Maybe its just me, but I think both the majority and dissent are off-base. Severability shouldn't even be in the equation. The guidelines can continue to be applied under Blakely, but only to the extent that a defendant is sentenced for conduct involving facts that were either admitted or indicted, and proved beyond a reasonable doubt to a jury (or judge, if a defendant consents to a trial by the court). The import of Apprendi and Jones is that reliance on a fact that increases a defendant's sentence beyond the maximum elevates that fact to the status of an element. Blakely simply clarifies that the maximum is not the technical maximum in the criminal code statute (that wasn't really involved in the process anyway) it is the maximum that a judge could impose with out relying on the fact (i.e., the Guideline range). So, all it means is that the government simply has to prove their case. If they want a higher sentence, they have to charge it and prove it. This really isn't about the sentencing guidelines or determinate sentencing at all . . . its basic criminal law and procedure and basic constitutional law. In implementing the Guidelines, courts, prosecutors and everyone else just forgot about the elements of a crime. Scalia's opinion is just getting back to basics. Blakely is completely consistent with the other pronouncements by the Supreme Court on the subject of elements of a crime. Read Jones, Apprendi, Ring and Sattazahn. Also take a look at Cotton, Gaudin (Scalia opinion), Sullivan v. Louisiana, Mullaney and Scalia dissent in Monge. Everything makes sense when the enhancing facts (those that increase the newly defined maximum)are regarded as elements. Also, everybody is making a big deal out of the jury aspect (which, of course, was the only thing addressed in Blakely) when the really big deal, and probably the impetus for these recent holdings by the Supreme Court, is the fact that the Fifth Amendment Due Process Clause imposes on the government a duty to prove every element beyond a reasonable doubt. Many of the outrageous sentences that occurred under the guidelines were based on so-called evidence that wouldn't even satisfy a preponderance standard. It is that effect on fundamental fairness coupled with prosecutorial over-reaching that has been most troubling about the Guidelines. But, we shouldn't throw the baby out with the bathwater. The guidelines can be okay if enforced within the parameters of proving every element beyond a reasonable doubt (of course, defendants can and will still plead to facts when it is clear that the government could prove them beyond a reasonable doubt anyway). The government's unequal bargaining position will be brought in line under these constitutional constraints. Also, a defendant can consent to a trial to the court, but he can't consent to a conviction on only a preponderance of evidence (again assuming the fact is an element) or else the evidence wouldn't be sufficient to hold up on appeal. (Where sufficiency of evidence is reviewed on a beyond a reasonable doubt standard). Yes, you say, but a defendant can waive his Constitutional rights, surely he can waive the preponderance standard? No, because its not the defendant's right, it’s the government's burden. The defendant's option is to admit the fact if he doesn't want to put the government to its proof. These are just some of my thoughts, for what they’re worth. -an interested attorney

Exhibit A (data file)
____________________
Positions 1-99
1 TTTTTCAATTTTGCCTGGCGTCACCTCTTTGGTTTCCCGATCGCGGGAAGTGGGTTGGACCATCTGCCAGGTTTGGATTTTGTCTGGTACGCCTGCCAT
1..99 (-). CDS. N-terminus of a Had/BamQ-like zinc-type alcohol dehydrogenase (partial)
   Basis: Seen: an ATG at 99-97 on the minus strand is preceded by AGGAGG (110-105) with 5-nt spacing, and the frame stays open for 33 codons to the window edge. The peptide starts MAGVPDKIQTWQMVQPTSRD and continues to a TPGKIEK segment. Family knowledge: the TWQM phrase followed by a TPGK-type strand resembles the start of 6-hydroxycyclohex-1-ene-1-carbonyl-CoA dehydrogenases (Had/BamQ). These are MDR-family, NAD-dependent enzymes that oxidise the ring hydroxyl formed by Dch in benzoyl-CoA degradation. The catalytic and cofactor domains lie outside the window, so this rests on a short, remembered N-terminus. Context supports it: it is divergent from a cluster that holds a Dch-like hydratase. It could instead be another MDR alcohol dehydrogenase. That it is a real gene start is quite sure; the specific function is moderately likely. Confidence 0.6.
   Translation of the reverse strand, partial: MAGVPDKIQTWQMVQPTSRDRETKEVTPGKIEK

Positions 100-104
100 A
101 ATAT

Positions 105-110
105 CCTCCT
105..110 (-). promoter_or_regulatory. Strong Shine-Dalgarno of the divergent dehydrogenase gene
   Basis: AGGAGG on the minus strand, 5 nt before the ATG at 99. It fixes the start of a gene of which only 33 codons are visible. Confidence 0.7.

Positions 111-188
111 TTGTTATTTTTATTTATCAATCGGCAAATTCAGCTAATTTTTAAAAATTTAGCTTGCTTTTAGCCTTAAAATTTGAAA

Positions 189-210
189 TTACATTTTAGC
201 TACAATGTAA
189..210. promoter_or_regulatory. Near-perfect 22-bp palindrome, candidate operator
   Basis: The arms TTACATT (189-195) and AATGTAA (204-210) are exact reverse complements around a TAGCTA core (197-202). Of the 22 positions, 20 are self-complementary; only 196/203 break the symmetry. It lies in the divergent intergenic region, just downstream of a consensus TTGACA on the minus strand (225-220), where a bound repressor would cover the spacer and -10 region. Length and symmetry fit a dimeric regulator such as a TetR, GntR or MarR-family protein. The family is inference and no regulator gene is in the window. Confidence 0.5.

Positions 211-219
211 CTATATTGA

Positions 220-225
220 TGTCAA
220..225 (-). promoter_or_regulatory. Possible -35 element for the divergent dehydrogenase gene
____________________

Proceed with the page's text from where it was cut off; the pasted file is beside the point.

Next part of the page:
Posted by: Marcia | Jul 23, 2004 6:18:41 PM